“Third, comparing different tax regimes suggests that higher tax regimes (e.g. France compared to Italy and Denmark which have lower rates of tax compared to France) appear to encourage lower rates of absorption (defined as the % of the online market which is locally regulated) and slower rates of regulated online gambling market growth, as the locally regulated offering becomes less attractive compared to that of not-locally regulated competition, both from an operator and a customer perspective.”
Finally, the report dared to make the politically unpalatable forecast that:
“All other things being equal, in the long term we would expect a 10% tax on GGR to lead to the highest tax revenues as this rate will ultimately be able to sustain the highest proportion of the market being locally regulated and encourage higher levels of growth than our other scenarios.”
Despite all of the evidence, some of the most recent countries to introduce online gambling regulation have adopted punitively high taxes:
In France, ARJEL has long argued for a change to the tax system so that it is based on GGR rather than turnover, but its attempts have been rejected by parliament.
The French system takes 2 percent of every cash game pot in online poker, regardless of whether there is a flop. ARJEL reports that the taxes on online poker are the equivalent of 37 to 38 percent of GGR.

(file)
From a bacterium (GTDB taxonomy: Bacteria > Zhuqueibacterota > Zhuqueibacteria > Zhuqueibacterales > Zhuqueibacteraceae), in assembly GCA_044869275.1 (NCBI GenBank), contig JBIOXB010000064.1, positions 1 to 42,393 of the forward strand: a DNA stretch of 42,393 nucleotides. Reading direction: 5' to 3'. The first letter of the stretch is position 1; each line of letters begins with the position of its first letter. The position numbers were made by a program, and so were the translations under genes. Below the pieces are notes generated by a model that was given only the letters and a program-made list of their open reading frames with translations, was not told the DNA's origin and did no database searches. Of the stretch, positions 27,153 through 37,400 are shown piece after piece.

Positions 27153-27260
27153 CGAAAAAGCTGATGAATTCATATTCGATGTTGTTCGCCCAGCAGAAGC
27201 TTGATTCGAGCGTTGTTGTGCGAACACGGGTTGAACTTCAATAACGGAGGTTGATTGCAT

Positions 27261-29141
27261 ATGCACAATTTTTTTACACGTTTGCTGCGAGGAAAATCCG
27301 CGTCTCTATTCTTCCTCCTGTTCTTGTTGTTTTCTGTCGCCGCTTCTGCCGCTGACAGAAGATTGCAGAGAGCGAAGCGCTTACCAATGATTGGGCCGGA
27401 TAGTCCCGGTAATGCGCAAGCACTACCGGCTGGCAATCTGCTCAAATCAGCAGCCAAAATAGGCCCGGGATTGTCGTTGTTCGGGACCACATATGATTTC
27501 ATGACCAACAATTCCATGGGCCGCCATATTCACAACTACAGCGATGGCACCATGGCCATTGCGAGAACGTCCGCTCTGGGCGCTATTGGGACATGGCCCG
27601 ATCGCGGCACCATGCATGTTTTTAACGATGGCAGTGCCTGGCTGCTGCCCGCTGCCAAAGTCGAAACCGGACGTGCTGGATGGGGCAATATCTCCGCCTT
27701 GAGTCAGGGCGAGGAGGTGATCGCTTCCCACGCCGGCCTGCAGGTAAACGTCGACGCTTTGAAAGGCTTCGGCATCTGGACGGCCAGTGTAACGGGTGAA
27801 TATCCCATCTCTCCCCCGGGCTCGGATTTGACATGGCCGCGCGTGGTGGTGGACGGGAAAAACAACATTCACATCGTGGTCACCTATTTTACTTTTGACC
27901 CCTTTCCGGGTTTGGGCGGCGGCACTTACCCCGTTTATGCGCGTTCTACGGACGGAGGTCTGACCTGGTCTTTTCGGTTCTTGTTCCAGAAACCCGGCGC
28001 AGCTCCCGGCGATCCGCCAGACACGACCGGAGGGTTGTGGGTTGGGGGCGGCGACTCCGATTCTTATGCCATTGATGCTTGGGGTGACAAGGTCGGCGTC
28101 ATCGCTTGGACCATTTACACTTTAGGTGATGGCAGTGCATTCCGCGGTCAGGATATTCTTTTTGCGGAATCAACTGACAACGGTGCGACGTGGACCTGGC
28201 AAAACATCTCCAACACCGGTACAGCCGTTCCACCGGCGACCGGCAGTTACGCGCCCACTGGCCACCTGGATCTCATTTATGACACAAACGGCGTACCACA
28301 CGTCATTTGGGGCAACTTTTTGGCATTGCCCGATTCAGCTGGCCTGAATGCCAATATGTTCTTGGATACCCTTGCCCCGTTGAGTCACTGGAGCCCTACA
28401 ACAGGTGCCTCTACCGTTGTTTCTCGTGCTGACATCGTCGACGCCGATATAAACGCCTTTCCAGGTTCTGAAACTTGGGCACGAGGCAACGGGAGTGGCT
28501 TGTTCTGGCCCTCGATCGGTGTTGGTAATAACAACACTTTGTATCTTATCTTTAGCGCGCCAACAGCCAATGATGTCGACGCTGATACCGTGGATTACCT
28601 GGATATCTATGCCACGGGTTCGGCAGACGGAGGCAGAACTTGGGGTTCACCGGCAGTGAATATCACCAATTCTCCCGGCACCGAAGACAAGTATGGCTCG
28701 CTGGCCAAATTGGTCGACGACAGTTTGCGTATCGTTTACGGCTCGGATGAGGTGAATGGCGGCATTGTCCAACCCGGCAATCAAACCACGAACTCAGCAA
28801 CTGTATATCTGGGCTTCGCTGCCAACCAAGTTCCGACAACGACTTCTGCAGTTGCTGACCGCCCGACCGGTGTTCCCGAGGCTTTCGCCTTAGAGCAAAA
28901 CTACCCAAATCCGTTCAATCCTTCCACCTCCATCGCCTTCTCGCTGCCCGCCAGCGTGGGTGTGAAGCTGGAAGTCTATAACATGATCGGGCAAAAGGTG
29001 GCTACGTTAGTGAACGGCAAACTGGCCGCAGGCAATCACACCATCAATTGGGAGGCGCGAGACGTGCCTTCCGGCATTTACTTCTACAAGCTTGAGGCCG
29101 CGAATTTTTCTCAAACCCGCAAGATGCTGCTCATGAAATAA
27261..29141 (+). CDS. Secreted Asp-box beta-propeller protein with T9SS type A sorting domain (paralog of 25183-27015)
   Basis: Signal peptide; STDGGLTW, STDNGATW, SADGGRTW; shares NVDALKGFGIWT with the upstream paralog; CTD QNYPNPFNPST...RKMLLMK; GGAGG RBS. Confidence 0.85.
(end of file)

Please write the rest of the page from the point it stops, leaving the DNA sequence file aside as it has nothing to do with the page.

The most obvious consequence for online poker operators is squeezed margins and a reduction in the size of the addressable market. Indirect impacts also play a role in shaping the market under high tax scenarios.
As smaller operators exit, separately regulated markets concentrate in the hands of a few large operators. In France the market now consists of only two brands on the regulated iPoker Network, two on the partypoker.fr network plus Winamax and PokerStars.fr.
Every other market entrant has dropped out. An unsurprising result of the fact that only three operators have ever made an annual profit since the market opened. Currently, PokerStars and Winamax account for nearly 75 percent of the market’s cash game liquidity.
In the wider industry, the situation has driven a wave of takeovers and mergers as operators determine if they are big enough to survive market shakeouts and have the economies of scale necessary to make the most of a low margin business.
There is a natural chain of cause and effect between the political decision to impose high gambling taxes and concentration of the industry into the hands of a few extremely large companies.
The market further splits into those that accept the regulatory regime and pay the gambling taxes, and a large gray or black market which is happy to take the extra profits handed to them by those same politicians.